DANIEL ANDREWS, PREMIER OF VICTORIA, AUSTRALIA: Unless we have people who get tested, staying at home and isolating until they get their results, then we will not see those numbers come down. They will continue to go up and up. And a six-week shutdown will not be for six weeks. It will run for much longer than that.

(END VIDEO CLIP) COREN: Now, Rosemary, there were five more deaths overnight in

Victoria taking the state death toll to 49. The national death toll related to coronavirus stands at 133. And I know that is miniscule compared to other countries around the world, certainly places like the United States, but as we have been discussing, Australia has been extremely aggressive in the way that it has tackled this pandemic, shutting down national borders, shutting down those state borders. You know, Victorian's can't leave Victoria, but it is not doing enough. This is still rising. And as you heard from the Premier, that lockdown will continue until they can flatten the curve.

ROSEMARY CHURCH, CNN ANCHOR: Yes. And they have only just started that mask mandate, so hopefully in the days, weeks and months ahead, that will have some sort of impact.

Anna Coren, joining us live from Hong Kong, many thanks.

The British Prime Minister Boris Johnson is now calling on the military to prepare for a quadruple threat this winter, fearing a second coronavirus spike along with a seasonal flu outbreak. They are working on a new contingency plans. Other big worries include possible winter flooding and disruptions as the U.K. transitions out of the E.U. All of this at once could overwhelm national resources. A British army officer says these plans will be set by the end of August.

We turn now to New Delhi, where nearly one in four residents may have contracted the virus. That is according to an Indian government study. Only 125,000 cases have been recorded in the capital city, which has a population of nearly 17 million. But a random sample of blood tests suggests infections there are much more widespread.

And our Vedika Sud is live in New Delhi, she joins us now. So, Vedika, nearly 25 percent of New Delhi residents may have this virus. So, what is the Indian government doing about it since they've done this report?

VEDIKA SUD, CNN PRODUCER: Well, in a press conference, the Indian government representatives went on to say that in a way it is well contained in Delhi and that the containment zone should be where they are as of now.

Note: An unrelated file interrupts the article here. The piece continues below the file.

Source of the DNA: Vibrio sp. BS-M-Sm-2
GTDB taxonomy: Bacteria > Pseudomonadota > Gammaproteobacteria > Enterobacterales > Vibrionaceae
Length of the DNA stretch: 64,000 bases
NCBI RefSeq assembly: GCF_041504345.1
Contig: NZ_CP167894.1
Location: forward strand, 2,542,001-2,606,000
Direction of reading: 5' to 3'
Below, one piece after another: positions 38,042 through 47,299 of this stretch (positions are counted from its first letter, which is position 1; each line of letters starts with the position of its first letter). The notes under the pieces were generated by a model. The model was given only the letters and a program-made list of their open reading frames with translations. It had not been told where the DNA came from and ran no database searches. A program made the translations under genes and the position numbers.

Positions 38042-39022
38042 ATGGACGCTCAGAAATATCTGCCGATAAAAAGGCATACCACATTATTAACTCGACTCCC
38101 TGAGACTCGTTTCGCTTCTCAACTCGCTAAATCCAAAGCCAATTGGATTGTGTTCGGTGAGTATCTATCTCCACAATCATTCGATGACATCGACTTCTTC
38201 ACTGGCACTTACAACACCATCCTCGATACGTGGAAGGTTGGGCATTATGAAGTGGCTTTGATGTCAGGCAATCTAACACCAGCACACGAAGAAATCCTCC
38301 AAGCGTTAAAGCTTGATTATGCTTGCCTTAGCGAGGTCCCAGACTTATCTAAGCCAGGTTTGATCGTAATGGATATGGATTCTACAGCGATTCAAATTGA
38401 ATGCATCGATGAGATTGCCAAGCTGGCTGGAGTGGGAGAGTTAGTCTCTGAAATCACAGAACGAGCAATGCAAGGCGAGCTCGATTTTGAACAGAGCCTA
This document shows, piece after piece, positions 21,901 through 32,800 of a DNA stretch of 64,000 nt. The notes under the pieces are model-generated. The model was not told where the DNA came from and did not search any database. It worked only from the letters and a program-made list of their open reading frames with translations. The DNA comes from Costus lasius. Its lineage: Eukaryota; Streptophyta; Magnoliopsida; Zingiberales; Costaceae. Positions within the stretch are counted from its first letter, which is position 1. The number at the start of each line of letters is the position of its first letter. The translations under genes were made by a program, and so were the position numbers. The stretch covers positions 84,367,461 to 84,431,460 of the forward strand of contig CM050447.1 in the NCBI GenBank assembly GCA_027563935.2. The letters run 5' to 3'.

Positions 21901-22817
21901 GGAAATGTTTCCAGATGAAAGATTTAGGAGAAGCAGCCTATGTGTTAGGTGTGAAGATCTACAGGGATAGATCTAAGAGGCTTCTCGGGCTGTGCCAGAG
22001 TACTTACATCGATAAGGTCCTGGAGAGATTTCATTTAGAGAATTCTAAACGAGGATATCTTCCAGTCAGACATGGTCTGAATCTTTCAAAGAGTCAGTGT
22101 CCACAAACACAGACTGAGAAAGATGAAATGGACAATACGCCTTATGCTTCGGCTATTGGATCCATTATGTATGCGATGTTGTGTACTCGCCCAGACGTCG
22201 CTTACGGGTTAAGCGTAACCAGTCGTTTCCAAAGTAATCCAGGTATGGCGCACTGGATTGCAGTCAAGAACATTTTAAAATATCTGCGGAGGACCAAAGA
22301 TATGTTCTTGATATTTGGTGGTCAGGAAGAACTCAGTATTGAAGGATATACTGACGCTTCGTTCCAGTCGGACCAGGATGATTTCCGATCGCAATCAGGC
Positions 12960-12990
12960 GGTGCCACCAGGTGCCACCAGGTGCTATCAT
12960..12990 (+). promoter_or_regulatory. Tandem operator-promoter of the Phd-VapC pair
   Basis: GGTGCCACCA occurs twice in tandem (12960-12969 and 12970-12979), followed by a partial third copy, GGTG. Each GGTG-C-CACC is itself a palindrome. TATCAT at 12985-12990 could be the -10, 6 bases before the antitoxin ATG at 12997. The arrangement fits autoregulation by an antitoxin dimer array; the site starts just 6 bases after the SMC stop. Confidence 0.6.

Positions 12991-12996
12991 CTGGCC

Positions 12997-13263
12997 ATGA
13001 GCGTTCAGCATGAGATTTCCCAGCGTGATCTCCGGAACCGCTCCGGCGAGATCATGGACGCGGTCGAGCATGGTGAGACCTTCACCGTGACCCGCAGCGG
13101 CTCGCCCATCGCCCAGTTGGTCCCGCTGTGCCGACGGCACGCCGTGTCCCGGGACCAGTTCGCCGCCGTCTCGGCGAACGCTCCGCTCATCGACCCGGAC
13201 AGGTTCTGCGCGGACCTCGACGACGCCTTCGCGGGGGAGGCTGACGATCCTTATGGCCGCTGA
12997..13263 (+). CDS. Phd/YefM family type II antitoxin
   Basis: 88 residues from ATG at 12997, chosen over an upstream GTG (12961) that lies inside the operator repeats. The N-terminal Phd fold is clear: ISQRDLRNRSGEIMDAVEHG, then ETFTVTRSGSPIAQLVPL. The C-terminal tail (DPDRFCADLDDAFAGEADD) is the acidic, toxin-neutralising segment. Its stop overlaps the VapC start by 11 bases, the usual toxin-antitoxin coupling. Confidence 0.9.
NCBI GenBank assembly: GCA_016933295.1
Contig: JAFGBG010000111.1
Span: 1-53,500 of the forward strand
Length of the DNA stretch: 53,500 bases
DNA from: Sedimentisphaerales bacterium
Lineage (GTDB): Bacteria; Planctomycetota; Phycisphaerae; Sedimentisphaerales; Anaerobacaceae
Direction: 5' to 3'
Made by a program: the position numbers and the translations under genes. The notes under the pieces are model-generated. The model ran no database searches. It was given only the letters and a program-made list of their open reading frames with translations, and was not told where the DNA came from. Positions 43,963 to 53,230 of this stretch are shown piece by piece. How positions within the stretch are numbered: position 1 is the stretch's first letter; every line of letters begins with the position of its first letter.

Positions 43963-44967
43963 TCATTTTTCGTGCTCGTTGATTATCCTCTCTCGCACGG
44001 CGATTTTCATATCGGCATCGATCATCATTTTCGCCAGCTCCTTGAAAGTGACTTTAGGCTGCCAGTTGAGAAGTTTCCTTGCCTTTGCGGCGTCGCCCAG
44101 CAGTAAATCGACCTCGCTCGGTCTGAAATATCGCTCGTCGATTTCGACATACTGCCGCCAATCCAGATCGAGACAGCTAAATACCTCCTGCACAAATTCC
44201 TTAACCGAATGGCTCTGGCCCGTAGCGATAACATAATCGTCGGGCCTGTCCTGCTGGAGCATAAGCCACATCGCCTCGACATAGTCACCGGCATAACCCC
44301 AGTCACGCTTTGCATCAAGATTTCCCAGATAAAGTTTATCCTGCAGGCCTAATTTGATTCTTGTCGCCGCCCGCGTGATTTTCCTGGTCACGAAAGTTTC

But the worry is when you speak to the medical fraternity that while you talk about 25 -- almost 25 percent of Delhi already having COVID- 19 antibodies according to the study that has been conducted with the sample size of over 21,000 people, which has shown that about 23 percent or more have COVID antibodies in them. What about the other 77 percent? Which means they are absolutely vulnerable at this point in time.

Also, as you pointed out, the official statistics state that Delhi has over 126,000 cases currently. But if you go by the survey and its findings, it shows that almost 4 million people across Delhi already have had COVID like symptoms. That's the worrying factor.

Also very quickly to give you. the national statistics that have come out as of today to be once again, unfortunately, for India has seen the highest jump in COVID-19 numbers over the last 24 hours with over 45,000 cases being reported, the second highest number of deaths also being reported over the last 24 hours there (ph).


So, cases are going up at this point in time, especially now in southern India. Initially, the focus was on the state of Maharashtra and Delhi, but now has seen the cases also increased in the south, which is another worrying factor for the Indian government and it needs to contain it as soon as possible, Rosemary.

CHURCH: Yes. The reason why a vaccine cannot come soon enough. Vedika Sud joining us live from New Delhi, many thanks.

And tune into CNN for a CNN global town hall, coronavirus facts and fears hosted by Anderson Cooper and Dr. Sanjay Gupta with special guests Bill Gates, and that is Thursday at 8:00 in the evening in New York, 8:00 Friday morning, in Hong Kong. You must watch it.